by Mike McHugh
Well, last night was the big night—Chinese gift exchange at the Calcasieu Boat Club. And would you believe it; not everybody brought a gift of Crown Royal! I did count twelve bottles, but I may have been seeing double. And here I thought my contribution, a skeleton wine bottle holder, was revolutionary. Not only that, but (and I’ll let you in on a secret here) I’ve been known to bring things that I, myself, like so that I could take them if they are still available when my turn comes. Hey, there’s nothing in the rules against that, and besides, who would know?
The proven strategy for this exchange, what with so much alcohol on the gift table, is to select the heaviest item. They even let you heft the gifts before selecting one, making it almost a no-brainer, which is good, because nobody at the Boat Club likes to bother with a lot of thinking and whatnot. So, when my number came up, I dutifully employed this strategy and ended up unwrapping a box for an angle grinder. This disappointed me, as I didn’t have any angles to grind. Some axes, maybe, but no angles. What’s more, the labeling specified that it was only for 4-1/2 inch angles. A very specialized tool indeed.
But, things are not always as they appear at the Calcasieu Boat Club Gift Exchange, and so I opened the box to see what was really inside. And what I found was—an angle grinder.
I held out little hope that the item would be stolen away, thus giving me another crack at the table. Angle grinders imply work, which ranks right up there with thinking on the list of unpopular activities among our membership.
Still, I engaged in a aggressive marketing campaign to pawn it off, hoping that at least somebody might have a pressing need to round off the edges of an angle or two. And, as luck would have it, Kenny apparently did have such as need, as he swept it into his grubby hands when his number was drawn.
I decided to shift tactics on my next turn, this time selecting something that was obviously too light to be of any practical use. It turned out I was right, as I unpeeled the paper to reveal a Dale Earnhardt, Jr. shot glass set. The perfect thing to toast Dale Martin when he cruises to victory lane at Daytona. Problem is, the last car that got him there was assembled by Henry Ford himself.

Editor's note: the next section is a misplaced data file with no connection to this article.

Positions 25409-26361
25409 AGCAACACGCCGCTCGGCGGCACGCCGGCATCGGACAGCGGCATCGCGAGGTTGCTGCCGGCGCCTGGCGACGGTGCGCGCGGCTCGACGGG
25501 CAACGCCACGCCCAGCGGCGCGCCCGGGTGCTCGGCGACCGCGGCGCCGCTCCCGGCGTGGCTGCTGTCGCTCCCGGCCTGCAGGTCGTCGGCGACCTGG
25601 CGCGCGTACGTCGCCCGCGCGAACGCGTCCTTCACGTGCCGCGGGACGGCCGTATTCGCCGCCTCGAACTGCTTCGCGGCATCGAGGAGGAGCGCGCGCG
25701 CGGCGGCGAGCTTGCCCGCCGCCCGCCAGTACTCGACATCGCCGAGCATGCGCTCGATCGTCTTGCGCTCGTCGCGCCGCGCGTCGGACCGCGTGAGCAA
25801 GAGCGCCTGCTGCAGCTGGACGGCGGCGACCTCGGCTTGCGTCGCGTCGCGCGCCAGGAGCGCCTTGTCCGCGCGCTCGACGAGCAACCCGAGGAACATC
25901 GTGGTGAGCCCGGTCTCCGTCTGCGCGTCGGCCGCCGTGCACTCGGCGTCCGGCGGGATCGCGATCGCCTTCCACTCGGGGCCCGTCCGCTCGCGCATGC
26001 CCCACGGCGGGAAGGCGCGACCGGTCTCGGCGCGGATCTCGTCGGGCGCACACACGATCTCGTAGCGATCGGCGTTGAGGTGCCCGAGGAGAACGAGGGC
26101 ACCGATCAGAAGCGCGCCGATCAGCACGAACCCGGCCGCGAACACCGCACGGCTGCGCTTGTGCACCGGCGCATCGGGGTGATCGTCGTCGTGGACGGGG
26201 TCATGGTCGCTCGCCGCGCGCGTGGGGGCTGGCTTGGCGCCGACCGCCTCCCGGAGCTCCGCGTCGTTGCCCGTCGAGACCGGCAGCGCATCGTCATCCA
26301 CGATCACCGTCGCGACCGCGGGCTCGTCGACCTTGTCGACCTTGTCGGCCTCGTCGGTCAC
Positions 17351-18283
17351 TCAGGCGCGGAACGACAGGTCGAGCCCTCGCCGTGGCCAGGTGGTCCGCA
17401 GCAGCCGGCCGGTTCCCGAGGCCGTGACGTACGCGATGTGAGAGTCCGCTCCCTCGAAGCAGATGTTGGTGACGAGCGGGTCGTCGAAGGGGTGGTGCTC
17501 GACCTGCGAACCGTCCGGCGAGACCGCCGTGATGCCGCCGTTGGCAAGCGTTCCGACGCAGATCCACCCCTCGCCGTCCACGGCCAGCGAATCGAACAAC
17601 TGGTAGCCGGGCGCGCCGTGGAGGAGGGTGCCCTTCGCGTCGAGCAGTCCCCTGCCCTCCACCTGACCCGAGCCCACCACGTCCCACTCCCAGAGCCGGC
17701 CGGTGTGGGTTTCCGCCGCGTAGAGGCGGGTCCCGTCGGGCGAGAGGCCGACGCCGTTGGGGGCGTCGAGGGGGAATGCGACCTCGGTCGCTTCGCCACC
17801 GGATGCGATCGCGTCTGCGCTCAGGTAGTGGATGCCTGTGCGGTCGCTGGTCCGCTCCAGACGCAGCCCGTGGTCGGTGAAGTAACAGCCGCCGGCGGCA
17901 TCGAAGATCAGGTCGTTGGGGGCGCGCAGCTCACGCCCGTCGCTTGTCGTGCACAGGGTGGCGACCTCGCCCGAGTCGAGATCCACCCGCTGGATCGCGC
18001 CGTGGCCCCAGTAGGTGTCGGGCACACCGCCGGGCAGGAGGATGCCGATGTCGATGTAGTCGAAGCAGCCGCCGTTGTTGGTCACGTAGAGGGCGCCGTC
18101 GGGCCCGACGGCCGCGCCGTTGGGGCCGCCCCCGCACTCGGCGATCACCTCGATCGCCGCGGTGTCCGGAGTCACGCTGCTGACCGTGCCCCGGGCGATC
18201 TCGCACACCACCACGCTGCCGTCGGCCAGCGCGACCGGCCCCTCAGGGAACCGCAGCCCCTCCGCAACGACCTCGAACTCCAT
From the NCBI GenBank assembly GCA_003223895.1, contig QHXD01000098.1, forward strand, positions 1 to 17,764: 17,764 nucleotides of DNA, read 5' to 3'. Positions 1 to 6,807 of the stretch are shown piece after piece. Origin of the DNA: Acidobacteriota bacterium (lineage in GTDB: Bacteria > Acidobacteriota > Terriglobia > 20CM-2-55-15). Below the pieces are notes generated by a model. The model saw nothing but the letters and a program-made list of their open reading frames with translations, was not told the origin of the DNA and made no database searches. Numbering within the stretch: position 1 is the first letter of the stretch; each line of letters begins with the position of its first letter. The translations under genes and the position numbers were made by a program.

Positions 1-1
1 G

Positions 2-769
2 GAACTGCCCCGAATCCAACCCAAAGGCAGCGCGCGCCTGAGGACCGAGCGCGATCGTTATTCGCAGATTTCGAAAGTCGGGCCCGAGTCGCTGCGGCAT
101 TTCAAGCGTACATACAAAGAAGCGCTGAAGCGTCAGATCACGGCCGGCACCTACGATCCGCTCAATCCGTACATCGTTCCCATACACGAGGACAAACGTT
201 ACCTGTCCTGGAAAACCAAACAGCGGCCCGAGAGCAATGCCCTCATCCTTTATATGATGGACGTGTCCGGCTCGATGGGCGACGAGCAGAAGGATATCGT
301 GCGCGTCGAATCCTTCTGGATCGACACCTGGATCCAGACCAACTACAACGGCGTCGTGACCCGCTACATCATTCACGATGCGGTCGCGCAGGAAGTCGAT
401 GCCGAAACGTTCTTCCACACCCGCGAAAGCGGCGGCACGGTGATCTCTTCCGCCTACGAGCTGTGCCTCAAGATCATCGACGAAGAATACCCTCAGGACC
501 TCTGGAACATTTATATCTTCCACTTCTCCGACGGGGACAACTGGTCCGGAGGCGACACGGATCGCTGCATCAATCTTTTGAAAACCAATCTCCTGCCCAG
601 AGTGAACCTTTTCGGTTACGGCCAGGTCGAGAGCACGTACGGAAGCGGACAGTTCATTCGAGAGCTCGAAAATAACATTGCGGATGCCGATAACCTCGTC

It was near the end by that time, and it seemed that all the Dale, Jr. fans had already taken their turn. So I left the building with the shot glasses in tow.
But things are never over until they’re over, or the beer runs out, whichever comes first. And so, as I am exiting the parking lot, Marvelous Marvin walks out in front of my truck, leaving me the choice to either run him over or stop and talk to him. I decided on the latter, since I had just recently washed the truck and didn’t want to mess it up by getting any of Marvin’s body parts lodged in the grill.
“Stop!” he said. “My wife’s sister is the hugest Dale, Jr. fan. She has every piece of Dale, Jr. memorabilia imaginable, down to and including a commemorative set of lug nuts. But there is one thing she lacks—a genuine Dale, Jr. shot glass set! She would love to trade you for it so she could give it to her.”
I gladly handed the item out the window to him and took her gift in return.
It was a skeleton wine bottle holder.
What was your best score ever from a Chinese gift exchange? And did you ever end up walking away with the same gift you brought with you? And is that even